What is a mother to do? Within two hours drive from my quiet town, another quiet town has had unbearable and unbeatable grief whipped down on it with the terrible act of one poor young man on Friday, December 14.
What could I do here at home? What could any of us do to stay the outpouring of tears, grief and anger over a horrific act of violence wrought upon small children and the women who safeguard their learning day in and day out?
I was a She-Bear pacing my house, my lair, not sure what action could receive my growing need to do. On Sunday evening, after a day of adventure with my daughter in an effort to distract us from our helplessness, we listened to the prayer vigil in Newtown as we drove home. Hearing that boy sing a magnificent Muslim prayer followed by voice upon voice evoking the Divine, spreading comforting and inspired words over the chasm of pain that had opened in Newtown, we were riveted to our seats. Then, when President Obama spoke, we knew that we had to do something.
The next morning, I sent an email to my circle of women here in the Berkshires announcing that I was heading south to show up on the streets of Newtown to fill whatever need I could find. And if any of them wanted to join me, they could. I was willing to scrub the floors of the church kitchens or sweep the sidewalks. Within minutes I got word from my pal Gina that her friend Beth had a mission of bringing freshly baked apple pies to Newtown and was gathering bakers in the northwest corner of New Jersey to prepare the pies.
Moving at the Pace of Pie
I called Beth at 10:22 am. By 2:00 pm, Catherine was out of school with me in the car driving towards the turnpike. By 5:30 pm, we arrived at the home of strangers who quickly became friends. We rolled up our sleeves and learned what we were to repeat over and over again until the final pies came out of the oven. We helped bring the total number of pies up to 240 by 10:00 pm.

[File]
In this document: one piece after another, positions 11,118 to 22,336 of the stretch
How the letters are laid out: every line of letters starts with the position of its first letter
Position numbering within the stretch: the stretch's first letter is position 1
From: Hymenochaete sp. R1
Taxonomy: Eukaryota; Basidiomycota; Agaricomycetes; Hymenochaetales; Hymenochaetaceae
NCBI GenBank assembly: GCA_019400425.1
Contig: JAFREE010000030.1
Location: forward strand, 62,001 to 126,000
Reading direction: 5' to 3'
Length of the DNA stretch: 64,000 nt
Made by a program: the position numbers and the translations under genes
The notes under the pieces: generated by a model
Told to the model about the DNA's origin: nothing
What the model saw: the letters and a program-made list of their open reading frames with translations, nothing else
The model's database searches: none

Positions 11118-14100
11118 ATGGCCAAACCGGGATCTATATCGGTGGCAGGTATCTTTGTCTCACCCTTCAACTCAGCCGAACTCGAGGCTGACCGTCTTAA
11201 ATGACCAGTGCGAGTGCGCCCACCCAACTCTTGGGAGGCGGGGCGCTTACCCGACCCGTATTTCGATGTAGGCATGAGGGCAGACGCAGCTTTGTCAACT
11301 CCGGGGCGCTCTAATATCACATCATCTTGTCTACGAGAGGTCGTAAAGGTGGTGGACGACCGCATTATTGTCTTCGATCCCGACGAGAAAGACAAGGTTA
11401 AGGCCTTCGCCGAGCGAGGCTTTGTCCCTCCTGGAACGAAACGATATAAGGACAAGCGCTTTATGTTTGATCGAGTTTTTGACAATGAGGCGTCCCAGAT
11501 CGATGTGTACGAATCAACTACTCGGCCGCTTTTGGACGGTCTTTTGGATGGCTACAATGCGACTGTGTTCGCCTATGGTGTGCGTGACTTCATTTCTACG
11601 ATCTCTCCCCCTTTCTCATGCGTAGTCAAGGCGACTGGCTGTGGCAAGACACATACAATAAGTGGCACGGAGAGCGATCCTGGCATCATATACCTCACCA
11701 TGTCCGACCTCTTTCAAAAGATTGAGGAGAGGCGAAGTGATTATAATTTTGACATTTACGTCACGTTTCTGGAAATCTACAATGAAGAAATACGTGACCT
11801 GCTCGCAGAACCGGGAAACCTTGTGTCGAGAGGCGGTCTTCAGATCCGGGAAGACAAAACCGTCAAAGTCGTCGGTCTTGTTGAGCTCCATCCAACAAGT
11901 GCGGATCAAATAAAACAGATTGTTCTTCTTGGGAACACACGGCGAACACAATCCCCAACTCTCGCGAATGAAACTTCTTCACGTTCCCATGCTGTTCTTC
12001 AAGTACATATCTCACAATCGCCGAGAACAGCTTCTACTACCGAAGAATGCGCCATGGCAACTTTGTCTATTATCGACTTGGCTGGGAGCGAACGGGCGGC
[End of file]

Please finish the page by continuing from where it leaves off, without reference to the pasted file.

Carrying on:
There is great comfort in baking apple pies. I never knew the potential one slice of pie could have on a soul until the next day.
We rose early on Tuesday to load Beth’s RV. Once my car was filled with baking supplies for the pies Beth hoped to make in Newtown this week, we left. Only a two-hour drive, but our hearts beat harder the closer we got in to Connecticut. By the time we arrived at the Newtown Youth Academy, we were no longer a group of people hurrying to our destination. We were people moving at the Pace of Pie, come to serve kindness.
Yesterday stands in my memory as a day of cutting and serving the golden-crusted crowns of dough covered apples, rippled edges being picked up by fingers young and old to savor every last bite. It is a day of offering plates to people silenced by their grief only to stand together long enough to hear story after story of this remarkable time, this life altering experience, this effort- a groaning effort to encompass the shock and the living beyond that shock. Something about eating a slice of pie in the company of others eased the sad faces I encountered. The smiles of appreciation, the hugs received and given, the requests of pie for others, we delivered pies to those carrying the weight of a week full of wakes and funerals, of obituaries. The people of Newtown are attending more funerals in one small week than some people attend in a lifetime. One sweet teenager I talked with said he felt numb. As he carried along a slice of pie for his sister, he said he could not imagine why the media persisted in his small town. I told him that there are millions of people trying to figure out how to live with themselves, unable to hand him a slice of pie or walk the rainy street together with him. Those are the people CNN is reaching. A nation of people eager to help, desperately aching for this small town of strong sturdy community members who are showing us all how it is done.
This is what my friend Maria Sirois wrote on Monday morning:
When tragedy strikes here is what we can do:
Feel what we feel so that neither grief nor anger become poison within us and so that others have permission to feel all that they feel.